A Loving Tribute to the Marx Brothers______
It Was a Moment That
I will never forget. Similar to a moment frozen into the fabric of time. My very first glimpse of The Marx Bros. starring in "A Day at The Park," and although I was only eight, and not blessed with a great I.Q., something explosive happened inside my imagination and I actually knew what these three fireballs-of-three-actors were doing. No kidding. I was not tempted tp not run to the kitchen and hit the refrigerator for a snack, because the screenplay writers, director, and producer and all concerned (behind the scenes) made the fast and unpredictable gags and stunts performed by Groucho; Harpo; Chico and Gummo not only a wonderful departure, but a slice of pure joy. The Marx Brothers' antics, there was that unmistakable, visible intelligence and resilience that carried them through the good and bad times--and with these heroes of Cinema, they catapulted from the Silver Screen to Hollywood Legends to rest comfortably into our hearts
Who Were The Marx Brothers, Really?
Proudly an American family comedy engine that ran wide-open from start to finish. The Marx Brothers was not only successful in not only Vaudeville, but on Broadway, and in motion pictures from 1905 to 1949 with the ease of a high-flying trapeze act. This body of work by the Marx Brothers is still recognized as incomparable. Five of the Marx Brothers' thirteen feature films were chosen by the American Film Institute (AFI) as among the top 100 comedy films, with two of them (Duck Soup and A Night at the Opera) in the top twelve. They are widely considered by (theater and fil) critics, scholars, and fans to be among the greatest and most influential comedians of the 20th century. The brothers were included in AFI's 100 Years... 100 Stars list of the 25 greatest male stars of Classic Hollywood cinema, the only performers to be inducted collectively.
The group is still universally known today by their stage names: Chico, Harpo, Groucho, Gummo, and Zeppo. There was a sixth brother, the first born, named Manfred (Mannie), who died aged seven months; Zeppo was given the middle name Manfred in his memory.
The center and leader of the act were the three older brothers: Chico, Harpo, and Groucho, each of whom developed a highly distinctive stage presence. After the group disbanded in 1950, Groucho went on to begin a successful second career in television, while Harpo and Chico appeared less prominently. The two younger brothers, Gummo and Zeppo, never developed their stage characters to the same extent as the elder three. They each left the act to pursue business careers at which they were successful, and for a time ran a large theatrical agency through which they represented their brothers and others. Gummo was not in any of the movies; Zeppo appeared in the first five films in relatively straight (non-comedic) roles. The performing lives of the brothers owed much to their mother Minnie Marx, who acted as their manager until her death in 1929.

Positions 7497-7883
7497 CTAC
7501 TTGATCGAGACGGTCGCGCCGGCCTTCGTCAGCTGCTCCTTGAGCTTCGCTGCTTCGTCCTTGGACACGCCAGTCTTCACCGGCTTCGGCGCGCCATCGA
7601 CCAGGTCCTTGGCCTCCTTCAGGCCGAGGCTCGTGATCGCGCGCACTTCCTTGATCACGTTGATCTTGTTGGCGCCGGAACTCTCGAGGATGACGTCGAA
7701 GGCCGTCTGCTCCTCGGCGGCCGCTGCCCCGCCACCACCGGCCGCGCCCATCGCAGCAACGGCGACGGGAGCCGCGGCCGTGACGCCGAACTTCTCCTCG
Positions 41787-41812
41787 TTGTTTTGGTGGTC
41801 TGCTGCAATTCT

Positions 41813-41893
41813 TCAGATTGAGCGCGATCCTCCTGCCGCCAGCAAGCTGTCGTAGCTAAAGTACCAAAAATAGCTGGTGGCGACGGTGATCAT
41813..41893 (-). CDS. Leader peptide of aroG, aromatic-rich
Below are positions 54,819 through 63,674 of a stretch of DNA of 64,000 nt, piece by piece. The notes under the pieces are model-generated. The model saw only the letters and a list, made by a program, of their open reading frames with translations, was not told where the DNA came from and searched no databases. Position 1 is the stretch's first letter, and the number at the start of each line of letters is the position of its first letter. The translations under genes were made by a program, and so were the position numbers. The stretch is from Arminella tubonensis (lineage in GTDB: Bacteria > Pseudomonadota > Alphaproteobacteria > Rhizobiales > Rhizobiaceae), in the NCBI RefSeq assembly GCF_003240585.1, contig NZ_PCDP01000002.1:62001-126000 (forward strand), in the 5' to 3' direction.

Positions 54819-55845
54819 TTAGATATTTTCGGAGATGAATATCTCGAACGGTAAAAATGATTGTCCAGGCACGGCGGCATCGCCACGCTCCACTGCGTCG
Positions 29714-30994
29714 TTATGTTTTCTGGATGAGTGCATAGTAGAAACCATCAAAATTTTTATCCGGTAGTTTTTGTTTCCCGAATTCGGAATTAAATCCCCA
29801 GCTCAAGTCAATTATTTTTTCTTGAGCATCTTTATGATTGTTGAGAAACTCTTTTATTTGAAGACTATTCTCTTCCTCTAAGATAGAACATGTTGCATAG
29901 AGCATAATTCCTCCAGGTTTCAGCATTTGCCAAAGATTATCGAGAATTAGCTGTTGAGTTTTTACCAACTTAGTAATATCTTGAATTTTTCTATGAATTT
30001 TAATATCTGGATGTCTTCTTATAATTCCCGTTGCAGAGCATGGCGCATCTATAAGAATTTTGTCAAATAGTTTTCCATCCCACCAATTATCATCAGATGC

From the acting to the people in ticket booths in every theater there was always a big line of Marx Brothers fans who couldn't wait for the film to begin. The screenplays for the Marx Brothers were sometimes invented onstage and the director either used or cut it. But most of the time, those impromptu gags were what made the Marx Brothers, more than a comedy act, but an enduring Hollywood trademark.
If you were among the first fans of the Marx Brothers, you couldn't help to see the choreography designed by not only the Marx Brothers, but the stunt doubles and the brothers went in every scene on both feet and if it didn't meet (their) standards, they stayed and re-shot it until it did.
A List of The Block-Buster Films by The Marx Brothers. . .
which, even in today's "Video Area," are as entertaining and spell-binding as when they were first released: "Duck Soup," "Horse Feathers," "A Night at The Opera," "Animal Crackers," "Monkey Business," "The Cocoanuts," "A Day at The Races," "A Night in Casablanca," "Room Service," "Marx Brothers Go West," "The Big Store," "A Day at The Circus," "Love Happy," and Copacabana," all films very funny, hilarious to be truthful.
Everyone Has a Favorite
mine just happens to be Harpo, simply because of the innocence he portrayed while performing his intricate gags, but my personal favorite moments were the music he made not only in the films, but on the sitcom, “I Love Lucy,” where he played “Take Me Out to The Ballgame,” and I was in tears—even though I was 17. This is how Harpo’s talent affected me.
In 1961 Harpo published his autobiography, Harpo Speaks. Because he never spoke a word in character, many believed he actually was mute. In fact, radio and TV news recordings of his voice can be found on the Internet.
The Marx Brothers were individualistic if they were anything and even said in the Hollywood papers that they were not in any way, competing with The Three Stooges and how many true Hollywood stars would say such a thing concerning stardom.
But the Marx Brothers were stars on and off the stage and screen and I am always glad to share a very touching moments that I was blessed to see on PBS, when Harpo’s adopted daughter,
Minnie Marx Eagle, said that when Harpo was not working, “Uncle Harpo,” as she called him, always had all of the neighborhood kids at his house, not for babysitting, but to play games, joke around and all in clean fun.”
“To me, Uncle Harpo was only very intelligent and artistic, but at heart, a kid like the ones who came to play with him at his home.” She added.
I for one celebrate this one fact that there will never be a Marx Brothers and oh, how I applaud and miss them.
February 19, 2019___________________________________
© 2019 Kenneth Avery